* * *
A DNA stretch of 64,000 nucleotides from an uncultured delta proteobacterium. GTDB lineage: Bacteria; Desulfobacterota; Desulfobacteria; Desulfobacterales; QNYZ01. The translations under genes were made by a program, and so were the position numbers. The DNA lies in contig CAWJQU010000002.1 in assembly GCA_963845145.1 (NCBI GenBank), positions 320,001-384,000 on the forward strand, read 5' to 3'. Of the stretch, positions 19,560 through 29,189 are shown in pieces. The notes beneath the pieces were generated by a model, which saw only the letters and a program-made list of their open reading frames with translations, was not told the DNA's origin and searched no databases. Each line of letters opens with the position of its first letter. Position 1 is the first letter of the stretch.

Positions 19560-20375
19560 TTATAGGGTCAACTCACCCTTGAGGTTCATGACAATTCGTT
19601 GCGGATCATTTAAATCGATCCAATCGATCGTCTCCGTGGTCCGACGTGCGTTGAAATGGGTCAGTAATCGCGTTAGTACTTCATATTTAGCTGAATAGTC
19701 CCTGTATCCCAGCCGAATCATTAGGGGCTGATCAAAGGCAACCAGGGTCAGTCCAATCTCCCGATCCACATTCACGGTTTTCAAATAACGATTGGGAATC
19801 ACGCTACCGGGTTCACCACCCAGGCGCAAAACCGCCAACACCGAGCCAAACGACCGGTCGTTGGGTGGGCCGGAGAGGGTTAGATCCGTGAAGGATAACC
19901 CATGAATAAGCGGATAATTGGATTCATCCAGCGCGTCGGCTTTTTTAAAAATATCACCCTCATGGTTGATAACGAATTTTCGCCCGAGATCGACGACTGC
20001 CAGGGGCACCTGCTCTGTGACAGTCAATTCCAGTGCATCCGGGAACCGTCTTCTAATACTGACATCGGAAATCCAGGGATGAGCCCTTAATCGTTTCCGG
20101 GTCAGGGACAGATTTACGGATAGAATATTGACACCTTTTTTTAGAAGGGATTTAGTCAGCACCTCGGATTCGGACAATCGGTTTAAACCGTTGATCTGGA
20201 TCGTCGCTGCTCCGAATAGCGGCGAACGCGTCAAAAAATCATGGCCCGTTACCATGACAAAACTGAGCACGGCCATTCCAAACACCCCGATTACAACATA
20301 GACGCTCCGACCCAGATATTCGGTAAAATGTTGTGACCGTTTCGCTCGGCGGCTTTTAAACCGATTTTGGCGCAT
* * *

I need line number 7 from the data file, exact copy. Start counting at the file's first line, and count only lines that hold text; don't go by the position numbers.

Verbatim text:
19901 CATGAATAAGCGGATAATTGGATTCATCCAGCGCGTCGGCTTTTTTAAAAATATCACCCTCATGGTTGATAACGAATTTTCGCCCGAGATCGACGACTGC